Another example are the internal models for estimating credit risk. The Bundesbank has always objected to a too severe limitation of these models. This is because the use of models is always more risk-sensitive than the standardised approach to calculating equity capital. Here, too, we were able to drive a balanced compromise. The same applies to the measurement of operational risk and the details regarding the upper borrowing limit.

When it comes to finalising Basel III, I feel it is particularly important that – for all the constraints placed on internal models – we continue to keep an eye on risk sensitivity. Because both extremes – a risk-insensitive approach to capital backing on the one hand, and the unfettered use of internal models to measure risk on the other – have undesirable side-effects.

Ladies and gentlemen, we have every right to be quite satisfied on the whole with the current status of negotiations. But I will make no secret of the fact that a number of items are still unresolved. One of these is the proposal to introduce a new output floor, as it is known, for risk-weighted assets. This output floor would need to be applied by institutions which use internal models – that is, mainly the large institutions.

I'm giving nothing away when I say that Germany's supervisors have taken a critical view of this proposal. This output floor is designed to help curb excessive variability in the calculation of risk-weighted assets. But it needs to be calibrated carefully, because setting too high a hurdle quite simply creates the wrong incentives. After all, there are good reasons why model calculations are designed such that higher risks require more capital, and lower risks less. If this straightforward principle were undermined by an excessively high output floor, it would be to the detriment of risk sensitivity. This would give institutions less of an incentive to run their businesses in a risk-oriented manner. Incidentally, fewer than 50 banks use internal models in Germany – out of just under 1,900 institutions overall under our supervision. This means that the number of institutions affected by an output floor is relatively small, particularly important though those institutions undoubtedly are.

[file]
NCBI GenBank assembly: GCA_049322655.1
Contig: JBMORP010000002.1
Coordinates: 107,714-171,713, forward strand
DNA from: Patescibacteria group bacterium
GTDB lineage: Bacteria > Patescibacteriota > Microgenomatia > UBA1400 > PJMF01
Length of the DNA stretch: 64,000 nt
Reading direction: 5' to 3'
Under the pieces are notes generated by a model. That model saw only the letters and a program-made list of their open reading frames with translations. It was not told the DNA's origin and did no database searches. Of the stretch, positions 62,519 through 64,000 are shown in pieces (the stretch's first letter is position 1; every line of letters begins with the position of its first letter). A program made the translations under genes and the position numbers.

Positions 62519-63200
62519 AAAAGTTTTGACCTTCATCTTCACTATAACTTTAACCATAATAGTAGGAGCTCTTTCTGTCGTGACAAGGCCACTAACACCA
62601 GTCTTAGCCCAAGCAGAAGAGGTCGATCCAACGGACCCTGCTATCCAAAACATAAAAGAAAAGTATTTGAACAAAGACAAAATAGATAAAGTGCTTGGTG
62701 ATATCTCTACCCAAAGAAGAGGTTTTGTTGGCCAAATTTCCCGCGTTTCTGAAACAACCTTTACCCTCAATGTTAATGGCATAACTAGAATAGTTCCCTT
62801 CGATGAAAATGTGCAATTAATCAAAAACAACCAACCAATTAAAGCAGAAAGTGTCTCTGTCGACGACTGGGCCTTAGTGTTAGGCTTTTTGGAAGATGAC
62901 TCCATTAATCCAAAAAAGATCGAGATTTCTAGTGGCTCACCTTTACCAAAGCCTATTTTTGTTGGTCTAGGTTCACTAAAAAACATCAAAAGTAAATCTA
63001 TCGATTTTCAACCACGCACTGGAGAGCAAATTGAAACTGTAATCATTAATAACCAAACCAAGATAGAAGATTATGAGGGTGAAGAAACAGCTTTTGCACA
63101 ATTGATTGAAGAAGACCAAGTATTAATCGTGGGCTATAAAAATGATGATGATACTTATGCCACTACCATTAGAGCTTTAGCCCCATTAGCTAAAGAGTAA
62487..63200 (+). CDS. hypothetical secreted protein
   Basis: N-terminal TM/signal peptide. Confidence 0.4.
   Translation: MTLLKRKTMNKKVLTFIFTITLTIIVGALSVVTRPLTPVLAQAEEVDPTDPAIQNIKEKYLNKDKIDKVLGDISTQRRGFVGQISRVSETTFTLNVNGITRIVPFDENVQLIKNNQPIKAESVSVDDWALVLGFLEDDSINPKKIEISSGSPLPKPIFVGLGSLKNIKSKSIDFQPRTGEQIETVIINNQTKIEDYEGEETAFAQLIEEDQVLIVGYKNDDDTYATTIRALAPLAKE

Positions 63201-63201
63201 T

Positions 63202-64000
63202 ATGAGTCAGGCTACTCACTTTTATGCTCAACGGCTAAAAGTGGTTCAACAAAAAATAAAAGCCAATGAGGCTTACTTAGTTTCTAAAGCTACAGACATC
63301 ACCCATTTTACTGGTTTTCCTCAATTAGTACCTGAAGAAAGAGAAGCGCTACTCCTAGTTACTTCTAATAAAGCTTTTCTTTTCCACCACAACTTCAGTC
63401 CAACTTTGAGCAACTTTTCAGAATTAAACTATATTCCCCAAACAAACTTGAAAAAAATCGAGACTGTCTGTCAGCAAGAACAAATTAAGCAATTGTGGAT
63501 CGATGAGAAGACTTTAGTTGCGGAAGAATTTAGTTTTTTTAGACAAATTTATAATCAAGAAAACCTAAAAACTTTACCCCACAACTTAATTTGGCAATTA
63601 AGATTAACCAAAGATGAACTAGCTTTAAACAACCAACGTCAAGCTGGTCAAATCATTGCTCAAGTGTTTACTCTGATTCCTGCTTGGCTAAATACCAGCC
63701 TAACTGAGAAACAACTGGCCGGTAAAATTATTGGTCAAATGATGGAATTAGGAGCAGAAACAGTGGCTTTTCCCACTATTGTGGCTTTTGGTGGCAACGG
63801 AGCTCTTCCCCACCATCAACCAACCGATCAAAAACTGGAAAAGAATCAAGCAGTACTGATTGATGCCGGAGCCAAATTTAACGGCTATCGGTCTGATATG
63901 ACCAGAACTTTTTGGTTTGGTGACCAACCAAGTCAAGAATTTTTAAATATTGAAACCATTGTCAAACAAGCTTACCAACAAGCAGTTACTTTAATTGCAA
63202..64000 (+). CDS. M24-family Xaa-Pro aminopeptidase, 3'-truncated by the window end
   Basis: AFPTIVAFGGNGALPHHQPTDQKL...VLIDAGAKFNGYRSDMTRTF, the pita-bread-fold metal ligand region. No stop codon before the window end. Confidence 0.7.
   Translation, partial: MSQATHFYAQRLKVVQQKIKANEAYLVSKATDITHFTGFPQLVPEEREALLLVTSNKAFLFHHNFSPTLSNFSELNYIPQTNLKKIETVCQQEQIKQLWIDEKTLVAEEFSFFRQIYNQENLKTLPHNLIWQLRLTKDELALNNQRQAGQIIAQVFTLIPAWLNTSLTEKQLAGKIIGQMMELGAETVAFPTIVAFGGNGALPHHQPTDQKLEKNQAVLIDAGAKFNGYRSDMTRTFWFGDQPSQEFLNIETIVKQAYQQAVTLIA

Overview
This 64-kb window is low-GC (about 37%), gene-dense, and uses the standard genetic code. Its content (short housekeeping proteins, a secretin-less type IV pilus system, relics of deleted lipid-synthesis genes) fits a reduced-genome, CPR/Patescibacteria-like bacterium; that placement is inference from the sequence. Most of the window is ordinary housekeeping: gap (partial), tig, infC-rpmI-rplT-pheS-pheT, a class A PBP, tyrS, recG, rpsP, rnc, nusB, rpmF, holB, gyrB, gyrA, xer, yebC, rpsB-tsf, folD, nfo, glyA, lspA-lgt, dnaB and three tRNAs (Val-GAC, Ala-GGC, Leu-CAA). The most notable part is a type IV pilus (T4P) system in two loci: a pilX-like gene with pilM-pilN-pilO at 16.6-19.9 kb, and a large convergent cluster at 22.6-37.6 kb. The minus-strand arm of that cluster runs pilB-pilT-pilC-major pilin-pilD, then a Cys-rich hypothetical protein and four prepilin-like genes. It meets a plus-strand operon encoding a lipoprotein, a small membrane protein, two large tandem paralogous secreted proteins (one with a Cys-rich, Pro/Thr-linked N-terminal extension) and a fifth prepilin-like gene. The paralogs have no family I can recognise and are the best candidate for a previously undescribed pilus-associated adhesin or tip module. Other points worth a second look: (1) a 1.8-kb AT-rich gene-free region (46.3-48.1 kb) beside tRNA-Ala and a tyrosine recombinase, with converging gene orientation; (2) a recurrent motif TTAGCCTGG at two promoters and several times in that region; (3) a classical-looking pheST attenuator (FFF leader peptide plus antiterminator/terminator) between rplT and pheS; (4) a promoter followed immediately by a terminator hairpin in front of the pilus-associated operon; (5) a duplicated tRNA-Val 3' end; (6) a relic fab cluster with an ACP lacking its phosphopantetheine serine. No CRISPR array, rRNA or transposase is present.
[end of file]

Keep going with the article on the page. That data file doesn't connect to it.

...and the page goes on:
What is more, a robust line of defence is already in place today, in the shape of the leverage ratio, which sets additional minimum capital requirements to prevent internal models from being abused by those looking to understate the capital they need to set aside. This leverage ratio offers sound protection, and it improves on the current provisions under the European regulatory regime.

We will therefore stick to our position in negotiations that any output floor should not be too high. There is no need for that – and it would even be damaging. To put it in no uncertain terms: an excessively high output floor is out of the question as long as we're involved.

Ladies and gentlemen, as you can see, negotiations are on the right path, by and large. So what happens next?

There is a general consensus on the Basel Committee that we shall continue to work towards creating the clarity and certainty that market participants need to plan for the future. And do so as quickly as we can. I do not intend to commit to a time schedule today, not least because the United States, a major negotiating partner, is recalibrating its position. But as far as the Bundesbank is concerned, we will stay at the negotiating table and are always ready to stake out common ground. We naturally need to take into account the differences between the European and US banking systems and the fact that the new rules will need to be palatable to all the negotiating partners. These are, after all, global minimum standards we are talking about – no more and no less.